The Clayton-Hamilton Jazz Orchestra followed, with a tribute to Dave Brubeck – but first this talent rich band worked through a number of original compositions and standards. They were handicapped somewhat by a spotty sound system. In particular, the sax section was poorly served, most notably the dynamic Ricky Woodard, who sounded as if he was barely mic’d. But there was still lots to like, with trombonist George Bohannon and trumpeter Brian Schwartz joining Woodard on drummer Hamilton’s composition “Max.” Charles Mingus’ “Goodbye Pork Pie Hat” featured John Clayton on arco bass. Trumpeter Gilbert Castellanos and Woodard, along with Jeff Clayton on alto helped bring Duke Ellington’s “Squatty Roo” to life.
The Dave Brubeck tribute, “Suite Sweet Dave” was the highlight – it was designed as an elegy, featuring some of Brubeck’s lesser known melodies, many of them reflective pieces that emphasized the beauty and diversity of a man who was composing everything from trio music to symphonies, throughout his life. At the heart of the performance was pianist Tamir Hendelman, who introduced the medley with some splashes of “Blue Rondo,” delivered some lovely solo work, and anchored it all with sensitivity that managed to honor Brubeck without mimicking him. Guitarist Graham Dechter also had a lovely interlude and John Clayton had another sweeping arco solo. One of Brubeck’s signature contributions to MJF was “The Real Ambassadors,” which featured Louis Armstrong, and CHJO took the original recording of “Summer Song,” featuring Satchmo, and enhanced it with a full orchestral backing, to the delight of the crowd. Through much of the piece, I was waiting for the nod to Paul Desmond (and later, Gerry Mulligan and Bob Militello); in the penultimate selection, Jeff Clayton took over and gave a driving alto solo, again not imitative but stirring on its own. It was all in all a memorable nod to Brubeck, showing the heart and soul of his composing. And for what figures to be a memorable cadenza, his sons Chris and Daniel will be leading a group Saturday at the Night Club.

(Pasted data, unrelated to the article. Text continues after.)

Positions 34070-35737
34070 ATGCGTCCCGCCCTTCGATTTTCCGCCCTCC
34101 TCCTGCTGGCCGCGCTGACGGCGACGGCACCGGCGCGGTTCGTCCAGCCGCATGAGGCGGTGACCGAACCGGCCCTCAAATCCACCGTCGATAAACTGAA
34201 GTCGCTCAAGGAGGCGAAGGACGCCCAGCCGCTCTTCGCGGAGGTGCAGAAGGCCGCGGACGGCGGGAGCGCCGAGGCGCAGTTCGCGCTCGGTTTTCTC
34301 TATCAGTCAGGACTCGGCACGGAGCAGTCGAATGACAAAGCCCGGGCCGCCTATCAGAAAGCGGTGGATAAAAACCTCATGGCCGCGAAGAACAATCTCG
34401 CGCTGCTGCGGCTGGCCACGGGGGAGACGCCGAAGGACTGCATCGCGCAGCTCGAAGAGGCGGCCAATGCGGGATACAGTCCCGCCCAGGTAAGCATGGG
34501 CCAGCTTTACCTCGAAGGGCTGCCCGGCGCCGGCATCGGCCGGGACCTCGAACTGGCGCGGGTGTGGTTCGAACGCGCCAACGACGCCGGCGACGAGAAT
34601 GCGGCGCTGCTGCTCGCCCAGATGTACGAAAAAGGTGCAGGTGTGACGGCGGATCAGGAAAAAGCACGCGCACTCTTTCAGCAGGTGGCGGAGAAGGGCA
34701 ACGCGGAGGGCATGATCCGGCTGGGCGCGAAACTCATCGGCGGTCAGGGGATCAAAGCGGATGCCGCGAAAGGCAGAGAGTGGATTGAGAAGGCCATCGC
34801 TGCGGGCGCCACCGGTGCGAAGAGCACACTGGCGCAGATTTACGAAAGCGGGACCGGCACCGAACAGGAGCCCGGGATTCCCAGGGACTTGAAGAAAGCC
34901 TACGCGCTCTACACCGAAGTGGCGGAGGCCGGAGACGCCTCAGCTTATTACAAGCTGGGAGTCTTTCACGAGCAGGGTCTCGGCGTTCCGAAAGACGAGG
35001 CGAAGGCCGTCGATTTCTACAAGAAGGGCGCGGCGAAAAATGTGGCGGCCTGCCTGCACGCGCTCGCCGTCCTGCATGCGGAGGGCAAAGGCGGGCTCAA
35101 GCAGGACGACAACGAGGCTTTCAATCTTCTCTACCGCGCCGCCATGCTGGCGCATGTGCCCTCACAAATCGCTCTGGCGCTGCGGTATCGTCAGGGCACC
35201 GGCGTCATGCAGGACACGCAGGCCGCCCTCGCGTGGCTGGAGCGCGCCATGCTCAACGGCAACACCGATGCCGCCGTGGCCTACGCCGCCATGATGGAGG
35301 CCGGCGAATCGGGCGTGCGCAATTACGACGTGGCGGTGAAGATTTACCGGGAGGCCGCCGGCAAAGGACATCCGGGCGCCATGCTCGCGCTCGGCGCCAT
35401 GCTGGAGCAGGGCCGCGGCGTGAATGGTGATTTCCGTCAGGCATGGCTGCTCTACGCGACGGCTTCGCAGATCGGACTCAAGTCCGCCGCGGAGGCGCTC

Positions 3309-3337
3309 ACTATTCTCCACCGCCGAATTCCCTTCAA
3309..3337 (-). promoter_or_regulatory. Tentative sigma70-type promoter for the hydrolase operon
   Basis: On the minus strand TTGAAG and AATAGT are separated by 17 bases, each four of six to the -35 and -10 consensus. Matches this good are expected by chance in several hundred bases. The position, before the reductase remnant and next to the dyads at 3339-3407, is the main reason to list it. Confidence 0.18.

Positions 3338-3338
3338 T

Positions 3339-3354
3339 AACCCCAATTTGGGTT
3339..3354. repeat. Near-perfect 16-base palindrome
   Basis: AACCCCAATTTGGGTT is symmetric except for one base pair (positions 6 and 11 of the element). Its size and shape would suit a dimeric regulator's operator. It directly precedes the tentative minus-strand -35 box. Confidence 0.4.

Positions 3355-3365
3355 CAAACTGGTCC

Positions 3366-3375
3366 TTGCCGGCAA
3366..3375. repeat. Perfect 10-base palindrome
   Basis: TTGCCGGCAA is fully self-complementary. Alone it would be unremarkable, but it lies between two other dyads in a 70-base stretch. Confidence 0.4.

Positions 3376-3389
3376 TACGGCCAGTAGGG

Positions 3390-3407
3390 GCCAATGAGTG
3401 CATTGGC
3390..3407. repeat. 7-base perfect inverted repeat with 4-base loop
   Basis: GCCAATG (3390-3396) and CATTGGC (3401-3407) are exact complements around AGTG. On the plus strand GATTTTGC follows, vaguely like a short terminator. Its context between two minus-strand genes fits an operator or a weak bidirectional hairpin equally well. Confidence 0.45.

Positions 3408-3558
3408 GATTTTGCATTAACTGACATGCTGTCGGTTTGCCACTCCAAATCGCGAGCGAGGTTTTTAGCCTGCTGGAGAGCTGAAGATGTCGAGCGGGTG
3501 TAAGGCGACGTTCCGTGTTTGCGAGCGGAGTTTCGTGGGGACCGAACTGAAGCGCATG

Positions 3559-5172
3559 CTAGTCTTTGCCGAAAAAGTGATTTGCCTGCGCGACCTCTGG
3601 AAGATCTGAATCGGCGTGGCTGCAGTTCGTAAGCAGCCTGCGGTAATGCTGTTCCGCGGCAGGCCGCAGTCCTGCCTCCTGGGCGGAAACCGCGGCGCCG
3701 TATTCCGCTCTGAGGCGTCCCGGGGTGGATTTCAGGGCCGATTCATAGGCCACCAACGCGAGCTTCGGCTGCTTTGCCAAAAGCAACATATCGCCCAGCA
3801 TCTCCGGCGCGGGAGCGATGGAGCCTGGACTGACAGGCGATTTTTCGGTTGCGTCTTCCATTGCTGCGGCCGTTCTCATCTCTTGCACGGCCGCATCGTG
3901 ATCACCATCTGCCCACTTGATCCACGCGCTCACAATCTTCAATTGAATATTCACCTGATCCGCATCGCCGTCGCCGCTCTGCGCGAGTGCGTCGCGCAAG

The Buena Vista Social Club is a kind Cuban Folklorico, continuing the legacy of traditional music that was brought to the American public by Ry Cooder and filmmaker Wim Wenders. The current version has filled in chairs left by the departed Ibrahim Ferrer et al with some bright young talent, especially Rolando Luna on piano, but it is still the stalwarts like Papi Oviedo and Barbarito Torres on the Cuban tres and loud stringed instruments, along with the percussionists, who breathe life into the band.
And, of course, there is Omara Portuondo and Eliades Ochoa. Omaro, ageless (okay, 83) came sweeping onstage in a light blue dress, full of grace and energy. Like Gregory Porter, she has instant communication with the audience – her spare English was understood by all and the audience, which didn’t need much prompting, was up on its feet dancing. During the encore, Omara invited some of the dancers on stage. As midnight approached, the Arena audience, most of which had stuck around as the breezy evening turned seasonably cool, roared its approval.
As usual in this talent loaded festival, there were some instant regrets. I dropped into the Coffee House for the tail end of pianist Uri Caine’s final set. Wow! “Come on,” I thought, “give an encore for those of us latecomers.” The crowd was sparse, though I understood the earlier sets were well attended, and I vowed to head back there for Orrin Evans’ Saturday performance. Meanwhile, In the Night Club, MJF Artist-In – Residence Joe Lovano was concluding his free jazz Us Five group with special guest vocalist Judi Silvano. I caught the last fifteen minutes of a blistering performance, and will see more of Lovano Saturday with trumpeter Dave Douglas.
All in all, a memorable first night in Monterey.
Clayton-Hamilton Orchestra photo by Bonnie Perkinson.